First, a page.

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My new Deluxe Short Rifle
August 10, 2013
5:37 pm
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Aylmer, Quebec, Canada
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I have not posted anything in quite some time, I find myself very busy with work these days, and everything else it seems. But, I managed to snap a couple photos of 1 of 2 old Winchesters I picked up recently. They are not the best photos given they were taken in the dying hours of the day, but it is a very nice rifle, sctually better than these photos show.
I am very proud of this one, it is fairly scarce and special. It is a Winchester 1894 Deluxe Extra Lightweight Takedown rifle with 22" barrel. It has H style checkered PG stocks with 3X wood and oil finish, a hard rubber shotgun buttplate, 1/2 magazine, Lyman front and rear, and platinum lined 3 leaf Express rear sight. It also has the shorter 8 3/8" forearm. The s/n was applied to this gun on November 15, 1904. The special thing about the gun is it was shipped to Britain and has several British proof marks on the rear top of the barrel, upper receiver, etc. Like to know some of the history on this one. Maybe it went Red deer hunting in Scotland, or took a Stag or two, who knows. Too bad the old guns can't talk. Here are a couple photos. It is hard to tell, but the gun even has lots of nitre blue color left on the loading gate, and a fair bit of case coloring.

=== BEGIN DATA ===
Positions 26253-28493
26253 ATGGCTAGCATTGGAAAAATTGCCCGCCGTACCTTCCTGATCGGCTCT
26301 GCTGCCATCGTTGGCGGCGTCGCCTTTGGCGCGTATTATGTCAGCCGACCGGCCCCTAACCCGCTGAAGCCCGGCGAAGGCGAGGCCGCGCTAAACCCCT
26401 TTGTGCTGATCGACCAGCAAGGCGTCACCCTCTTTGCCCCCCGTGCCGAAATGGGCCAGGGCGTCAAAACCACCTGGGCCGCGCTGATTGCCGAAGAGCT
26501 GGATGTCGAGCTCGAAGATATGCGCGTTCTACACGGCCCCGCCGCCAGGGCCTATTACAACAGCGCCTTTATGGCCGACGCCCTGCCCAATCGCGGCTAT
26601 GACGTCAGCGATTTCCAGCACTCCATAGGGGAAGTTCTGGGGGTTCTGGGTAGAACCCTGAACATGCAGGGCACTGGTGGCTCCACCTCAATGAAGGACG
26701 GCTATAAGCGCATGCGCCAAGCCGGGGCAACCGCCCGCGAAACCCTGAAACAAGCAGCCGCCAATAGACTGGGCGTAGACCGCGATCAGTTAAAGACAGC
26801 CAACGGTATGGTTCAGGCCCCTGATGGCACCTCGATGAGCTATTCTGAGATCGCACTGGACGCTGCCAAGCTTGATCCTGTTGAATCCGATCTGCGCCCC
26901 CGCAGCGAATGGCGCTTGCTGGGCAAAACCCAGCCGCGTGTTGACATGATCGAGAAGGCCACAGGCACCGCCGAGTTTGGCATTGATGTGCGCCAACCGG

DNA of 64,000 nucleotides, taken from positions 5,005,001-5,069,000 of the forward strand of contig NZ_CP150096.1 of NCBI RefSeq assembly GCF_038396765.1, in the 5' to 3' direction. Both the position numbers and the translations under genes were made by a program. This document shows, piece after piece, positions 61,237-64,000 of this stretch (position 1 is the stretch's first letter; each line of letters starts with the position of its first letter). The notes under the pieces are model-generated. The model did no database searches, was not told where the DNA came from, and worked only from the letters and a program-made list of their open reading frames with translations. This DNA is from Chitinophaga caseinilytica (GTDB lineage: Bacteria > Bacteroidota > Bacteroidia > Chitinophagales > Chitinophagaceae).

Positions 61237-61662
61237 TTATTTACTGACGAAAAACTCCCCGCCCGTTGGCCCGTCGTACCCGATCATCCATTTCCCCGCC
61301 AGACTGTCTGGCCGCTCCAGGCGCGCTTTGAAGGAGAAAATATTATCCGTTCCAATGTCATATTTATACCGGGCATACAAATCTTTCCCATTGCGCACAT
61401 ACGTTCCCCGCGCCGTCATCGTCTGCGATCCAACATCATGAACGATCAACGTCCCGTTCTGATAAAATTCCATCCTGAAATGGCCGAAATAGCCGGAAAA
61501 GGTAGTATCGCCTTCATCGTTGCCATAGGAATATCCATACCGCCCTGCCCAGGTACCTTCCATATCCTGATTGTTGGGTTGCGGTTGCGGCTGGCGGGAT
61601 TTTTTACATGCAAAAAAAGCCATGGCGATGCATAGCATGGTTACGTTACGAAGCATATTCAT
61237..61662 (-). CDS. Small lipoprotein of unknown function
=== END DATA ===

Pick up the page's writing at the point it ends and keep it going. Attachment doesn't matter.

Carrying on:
http://s158.photobucket.com/user/MBCAPELL/media/IMG_2534_zps7a86c740.jpg.html

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http://s158.photobucket.com/user/MBCAPELL/media/IMG_2527_zpseb623c0d.jpg.html

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http://s158.photobucket.com/user/MBCAPELL/media/IMG_2520_zps96256395.jpg.html